And we we track and measure the methodology by which those. Innovation ecosystems bring people into their accelerators, right? So an example of that is do you have a techno economic development plan? Like we know that you do because you went through any number of these different accelerators. Do you have a credo like a collaborative research and agreement and development?
Collaborative research and development agreement. Yes, you do. Tell it like, so all of these things exist. Did you go through a CBER application? Whether you won or not, did that panel recommend that this idea get funded? There’s a difference between the two. So all of those things we pull off the shelf.
We’re not trying to manage every single one of these folks in mass as they come through our hype and we review them. We will track them. And then when we see compelling patterns and opportunities, we will coalesce around the set of metrics. But right now, we’re just trying to be smart and tactical about what we measure and how we do it.
Sedale Turbovsky: Awesome. Thank you so much. I know we’re up on time here. I know there’s a lot of questions we didn’t answer. But Alex, I’m just going to turn it over to you to give one last kind of closing call to action, something for folks to take away and do after this. And and then we will we’ll have this recording follow up and we’ll also include plenty of contact information.
Yeah what should people take away? Like a lot of closing thoughts.
Alex Fang: Yeah I think, so I think the biggest takeaways are think deeply about whether or not this makes sense as a way for you to finance the impact that you hope to create with your startup or enterprise. If you’re running an accelerator or an incubator and you you want to talk to us about potentially looking your startups or supporting your innovation activities.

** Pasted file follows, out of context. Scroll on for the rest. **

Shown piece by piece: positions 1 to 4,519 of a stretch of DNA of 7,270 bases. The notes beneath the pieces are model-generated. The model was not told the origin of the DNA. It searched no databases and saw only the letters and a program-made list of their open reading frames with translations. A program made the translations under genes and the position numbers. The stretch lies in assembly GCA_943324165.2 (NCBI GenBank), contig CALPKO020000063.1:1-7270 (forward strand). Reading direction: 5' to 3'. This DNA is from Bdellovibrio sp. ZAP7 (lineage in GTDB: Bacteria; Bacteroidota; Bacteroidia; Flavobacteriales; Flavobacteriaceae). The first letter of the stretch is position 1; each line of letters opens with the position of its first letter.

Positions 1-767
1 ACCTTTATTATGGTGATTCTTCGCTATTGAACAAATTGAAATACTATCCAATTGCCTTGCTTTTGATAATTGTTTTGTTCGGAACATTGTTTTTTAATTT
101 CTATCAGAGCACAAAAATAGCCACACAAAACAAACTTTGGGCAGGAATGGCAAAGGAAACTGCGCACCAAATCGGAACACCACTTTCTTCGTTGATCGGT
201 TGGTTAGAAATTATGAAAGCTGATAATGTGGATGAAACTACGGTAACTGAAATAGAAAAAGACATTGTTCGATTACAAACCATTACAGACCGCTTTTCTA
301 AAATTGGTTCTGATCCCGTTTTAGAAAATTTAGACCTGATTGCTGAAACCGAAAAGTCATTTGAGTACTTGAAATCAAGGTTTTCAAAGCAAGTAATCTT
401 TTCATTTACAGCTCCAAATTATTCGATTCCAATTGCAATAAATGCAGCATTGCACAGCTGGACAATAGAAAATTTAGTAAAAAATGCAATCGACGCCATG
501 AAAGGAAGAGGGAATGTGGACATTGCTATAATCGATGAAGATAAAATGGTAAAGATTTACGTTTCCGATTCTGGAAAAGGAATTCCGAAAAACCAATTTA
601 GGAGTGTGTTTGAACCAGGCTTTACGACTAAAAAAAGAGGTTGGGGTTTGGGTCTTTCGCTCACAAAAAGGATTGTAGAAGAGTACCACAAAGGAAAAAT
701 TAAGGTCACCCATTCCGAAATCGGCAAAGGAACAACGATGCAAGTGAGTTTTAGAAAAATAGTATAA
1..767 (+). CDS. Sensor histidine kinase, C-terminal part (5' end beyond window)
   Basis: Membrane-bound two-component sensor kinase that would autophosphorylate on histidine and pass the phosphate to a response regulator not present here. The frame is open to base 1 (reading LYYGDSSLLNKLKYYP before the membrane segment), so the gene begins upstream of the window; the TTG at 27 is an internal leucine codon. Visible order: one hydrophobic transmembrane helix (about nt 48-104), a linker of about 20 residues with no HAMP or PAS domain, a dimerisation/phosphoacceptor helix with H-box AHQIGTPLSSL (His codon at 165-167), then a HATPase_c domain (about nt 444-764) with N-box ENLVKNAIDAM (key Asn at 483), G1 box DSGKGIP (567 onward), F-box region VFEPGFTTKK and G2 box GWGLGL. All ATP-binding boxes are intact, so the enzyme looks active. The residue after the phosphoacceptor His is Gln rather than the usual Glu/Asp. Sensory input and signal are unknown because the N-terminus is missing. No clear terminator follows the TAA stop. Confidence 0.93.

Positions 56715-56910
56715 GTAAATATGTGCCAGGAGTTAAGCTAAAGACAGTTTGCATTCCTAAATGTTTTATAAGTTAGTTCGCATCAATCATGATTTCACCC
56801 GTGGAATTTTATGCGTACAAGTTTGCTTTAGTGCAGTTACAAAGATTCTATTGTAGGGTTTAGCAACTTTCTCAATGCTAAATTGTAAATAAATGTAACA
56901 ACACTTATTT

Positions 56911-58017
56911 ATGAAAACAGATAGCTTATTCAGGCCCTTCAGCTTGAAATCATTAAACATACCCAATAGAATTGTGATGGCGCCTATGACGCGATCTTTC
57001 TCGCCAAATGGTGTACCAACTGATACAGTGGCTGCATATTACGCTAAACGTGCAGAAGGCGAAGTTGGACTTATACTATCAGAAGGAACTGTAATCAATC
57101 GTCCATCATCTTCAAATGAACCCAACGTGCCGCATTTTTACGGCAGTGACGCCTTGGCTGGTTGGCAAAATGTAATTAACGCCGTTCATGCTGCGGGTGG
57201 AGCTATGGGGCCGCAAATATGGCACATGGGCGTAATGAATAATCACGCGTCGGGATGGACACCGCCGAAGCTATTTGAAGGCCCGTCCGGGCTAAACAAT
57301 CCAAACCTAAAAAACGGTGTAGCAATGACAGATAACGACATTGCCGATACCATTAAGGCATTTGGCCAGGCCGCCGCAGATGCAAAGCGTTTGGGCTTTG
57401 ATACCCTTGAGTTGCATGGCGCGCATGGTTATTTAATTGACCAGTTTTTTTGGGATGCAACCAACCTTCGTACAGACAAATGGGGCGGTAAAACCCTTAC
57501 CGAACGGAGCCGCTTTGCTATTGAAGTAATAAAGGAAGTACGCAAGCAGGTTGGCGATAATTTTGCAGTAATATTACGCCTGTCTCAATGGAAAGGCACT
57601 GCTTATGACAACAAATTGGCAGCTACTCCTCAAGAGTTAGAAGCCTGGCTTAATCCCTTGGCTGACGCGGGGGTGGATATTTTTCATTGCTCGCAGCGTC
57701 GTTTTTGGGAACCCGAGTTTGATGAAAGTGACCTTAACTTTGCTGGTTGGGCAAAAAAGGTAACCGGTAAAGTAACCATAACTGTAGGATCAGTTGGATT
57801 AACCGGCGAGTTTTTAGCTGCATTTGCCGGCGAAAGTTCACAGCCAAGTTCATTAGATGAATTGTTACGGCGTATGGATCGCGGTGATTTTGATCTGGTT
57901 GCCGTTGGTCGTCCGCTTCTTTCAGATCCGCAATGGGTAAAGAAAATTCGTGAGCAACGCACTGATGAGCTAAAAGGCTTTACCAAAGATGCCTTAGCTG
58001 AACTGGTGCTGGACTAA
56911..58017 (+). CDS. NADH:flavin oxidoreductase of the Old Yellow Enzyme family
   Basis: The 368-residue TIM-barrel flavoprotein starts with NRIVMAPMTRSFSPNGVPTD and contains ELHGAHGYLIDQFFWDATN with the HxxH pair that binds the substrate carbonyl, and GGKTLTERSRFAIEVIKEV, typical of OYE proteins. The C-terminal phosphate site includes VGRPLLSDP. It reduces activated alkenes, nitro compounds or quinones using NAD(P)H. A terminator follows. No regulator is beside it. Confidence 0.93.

Reach out to us. I think last but not least it for everyone on this call. Thank you for attending. Obviously, you’ve asked incredible questions today. And if you have any crazy world changing ideas that you think you’d like to advance and scale, but are having challenges like the ones we discussed today.
Feel free to reach out. We would love to talk to you.
Sedale Turbovsky: Awesome. Thank you so much. And I guess last real quick question. Is there a is there a website or place folks can go to read up on Round Zero, should they just wait for the email?
Alex Fang: There is not there will be and we anticipate that will be within probably four weeks.
But we’re not making any public announcements until probably the beginning of February. Awesome. Great. For sensitive reasons. Nothing super top secret, but it’s, we’re very, the timing here, we, I think we would have hoped. That we would have been there already. But we’ve got three years of work we’re waiting to, we’re reading, we’re waiting to really go live with this.
We want to do it right. With our announcement, so stand by and stay tuned.
Sedale Turbovsky: Awesome. And we will include a variety of contact information for both Alex and myself. So you can reach out directly, but unfortunately there is no place to go. Just read about Round Zero online at the moment, but thank you all very much for coming.
It has been a pleasure. Thank you, Alex. We will reach out and follow up with your questions and we’ll see you all next
Alex Fang: time. Thanks everyone. Bye.